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Artemest at Milan Design Week 2021: Anna Paola Cibin presents Bosco d'Acqua

Venetian artisan Anna Paola Cibin presents a never-before-seen creation for AQVA by Artemest at Milan Design Week 2021. Drawing on her past as a glassmaking expert and textile designer, she adds her signature creativity to Artemest's theme of water with Bosco d'Acqua: one-of-a-kind sculptural monoliths that turn into outdoor lighting elements, available exclusively on Artemest

For ​AQVA by Artemest at Milan Design Week 2021, ​Anna Paola Cibin presents ​Bosco d'Acqua: a forest of aluminum monoliths whose hues are borrowed from the sky, the woods, and underwater worldsConceived as a labyrinth of shades of colors that change according to the light, each piece is illuminated by weightless iridescent fish that give lightness to the sculptural aluminium elements. 

Meet the artist behind the works and discover her creative approach to Bosco d'Acqua.

Conceived as an immersive experience for Milan Design Week 2021, AQVA by Artemest is linked to the theme of water and its vitality. As water is also a constant reference in your works, how would you define your relationship with this element?
I would say there is an innate connection. When I work, I often happen to look at other things for my research but then I unconsciously find myself going back to water and, precisely, to everything concerning the sea and lagoon.


Reflection, transparency, movement, and fluidity are the red thread linking the works presented by Artemest at Milan Design Week. How did you conceive your piece for this year's theme?
All these concepts define in part Bosco d’Acqua, which is translated as "Forest of Water". I have imagined a peaceful place where one can feel immersed in a fluid world defined by changing yet delicate reflections.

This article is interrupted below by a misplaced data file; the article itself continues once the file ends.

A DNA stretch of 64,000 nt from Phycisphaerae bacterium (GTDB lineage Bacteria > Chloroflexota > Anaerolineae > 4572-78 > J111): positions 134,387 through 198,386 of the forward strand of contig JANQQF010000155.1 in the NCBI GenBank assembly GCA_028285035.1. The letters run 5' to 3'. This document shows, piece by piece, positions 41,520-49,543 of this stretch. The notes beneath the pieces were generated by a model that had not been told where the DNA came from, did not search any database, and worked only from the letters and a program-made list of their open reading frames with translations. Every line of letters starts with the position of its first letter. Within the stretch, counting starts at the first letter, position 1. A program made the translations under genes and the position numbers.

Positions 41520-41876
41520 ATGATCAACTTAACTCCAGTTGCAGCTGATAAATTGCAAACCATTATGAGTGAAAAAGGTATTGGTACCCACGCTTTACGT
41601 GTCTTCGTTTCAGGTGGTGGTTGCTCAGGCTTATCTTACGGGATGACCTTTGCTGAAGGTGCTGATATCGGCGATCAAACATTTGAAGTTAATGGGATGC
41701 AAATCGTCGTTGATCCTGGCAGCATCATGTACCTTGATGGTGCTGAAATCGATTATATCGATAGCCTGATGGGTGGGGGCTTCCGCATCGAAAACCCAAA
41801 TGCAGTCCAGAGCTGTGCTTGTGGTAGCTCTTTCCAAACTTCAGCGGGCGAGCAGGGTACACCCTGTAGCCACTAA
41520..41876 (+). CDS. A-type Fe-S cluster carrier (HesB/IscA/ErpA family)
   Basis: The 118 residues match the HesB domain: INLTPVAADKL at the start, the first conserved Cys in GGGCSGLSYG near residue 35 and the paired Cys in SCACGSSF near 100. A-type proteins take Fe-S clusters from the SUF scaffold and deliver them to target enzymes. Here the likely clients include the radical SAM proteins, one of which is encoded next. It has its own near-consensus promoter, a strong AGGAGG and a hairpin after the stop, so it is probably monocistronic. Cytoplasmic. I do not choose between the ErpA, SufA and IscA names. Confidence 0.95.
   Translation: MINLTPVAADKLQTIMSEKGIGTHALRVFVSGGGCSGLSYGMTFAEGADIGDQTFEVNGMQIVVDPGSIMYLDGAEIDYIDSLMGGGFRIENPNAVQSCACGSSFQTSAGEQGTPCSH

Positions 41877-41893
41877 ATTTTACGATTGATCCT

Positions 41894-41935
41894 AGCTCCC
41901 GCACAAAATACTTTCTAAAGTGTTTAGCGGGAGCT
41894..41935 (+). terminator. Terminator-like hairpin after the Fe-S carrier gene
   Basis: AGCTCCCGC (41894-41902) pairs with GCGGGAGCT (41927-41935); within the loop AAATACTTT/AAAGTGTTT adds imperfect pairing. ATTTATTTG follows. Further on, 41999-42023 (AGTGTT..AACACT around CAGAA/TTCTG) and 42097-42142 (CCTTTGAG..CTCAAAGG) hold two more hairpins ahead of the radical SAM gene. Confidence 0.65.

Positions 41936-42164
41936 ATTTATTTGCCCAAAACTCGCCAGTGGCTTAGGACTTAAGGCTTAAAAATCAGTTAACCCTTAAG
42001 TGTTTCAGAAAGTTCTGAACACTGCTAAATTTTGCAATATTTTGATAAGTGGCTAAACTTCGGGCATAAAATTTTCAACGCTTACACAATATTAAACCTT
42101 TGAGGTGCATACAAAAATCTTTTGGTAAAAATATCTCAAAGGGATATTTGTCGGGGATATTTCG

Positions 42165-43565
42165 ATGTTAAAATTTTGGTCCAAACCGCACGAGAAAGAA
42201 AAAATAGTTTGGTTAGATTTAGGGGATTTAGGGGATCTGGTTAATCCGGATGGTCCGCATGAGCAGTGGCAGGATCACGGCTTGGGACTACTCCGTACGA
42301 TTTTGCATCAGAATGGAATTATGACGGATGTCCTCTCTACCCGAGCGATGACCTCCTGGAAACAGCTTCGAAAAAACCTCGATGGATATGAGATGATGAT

The piece you are presenting at AQVA is called Bosco d’Acqua. How did the idea of the union between land and water come to you? 
The idea for this piece comes from the past, more specifically from a reflection and study of fossilized fish from southern Italy, which was once covered by water millions of years ago. This was the initial inspiration, then further ideas followed one by one. Where there was water, now there is rock, and above the rock often there are mountains and woods. 

However, it all started from the sea, and the memory of the sea lives on in its eternal fish. From that concept ensued the link with the uncertain present, and the need to shed light on what is happening today to our planet, before it turns into fossil again. And so the piece naturally took shape: we celebrate the fish, which make us feel alive with their iridescent and colored surfaces, and we never forget about them, unveiling them even when our attention fades away. Because now, more than ever, besides the recovery of our waters - be they oceans, seas or rivers - we must be driven by the idea of protecting, preserving, and caring for what remains.


Bosco d'Acqua is made of aluminum and colored paints. Why did you choose these materials, and how are these artworks transformed by the interplay created by interior lighting?

The choice of aluminum comes from the need to exhibit these pieces outdoors for an extended period of time. Aluminum is a light metal, completely sustainable and therefore akin to the philosophy of the project. Of all metals, it is what I perceive as "malleable”, not cold. The color choice was developed through the search for hues that are iridescent and recall the shades and reflections light creates on my silk velvets. In fact, when seeing Bosco d’Acqua, one perceives these elements also as being soft. Additionally, the internal lighting in the dark confers a completely different, nocturnal shape and dimension to the piece. If during the day it is perceived as an element, albeit light, anchored to the ground, at night it becomes ethereal, with the fish seemingly swimming in the air.


Despite recent events, Milan Design Week is back to showcase creativity and talented artisans. What do you expect to see this week and what are your goals for this new start in Milan?
I expect to see the creativity I've always seen at Design Week, but I'd like to discover a different energy. There has always been a lot of excitement at Design Week, but also a frenzy that has never really left room for reflection. So, if anything, I would like to find a stronger and more “aware” energy, one that creates long-lasting memories and does not fade over the course of the week. With this new start, I’m seeking a balance to put back in the proper order the search for new ideas, novel experiments, and the time to fully appreciate all the phases of the creative process, which I have often lost sight of to give priority to the more technical and logistic aspects of my work.

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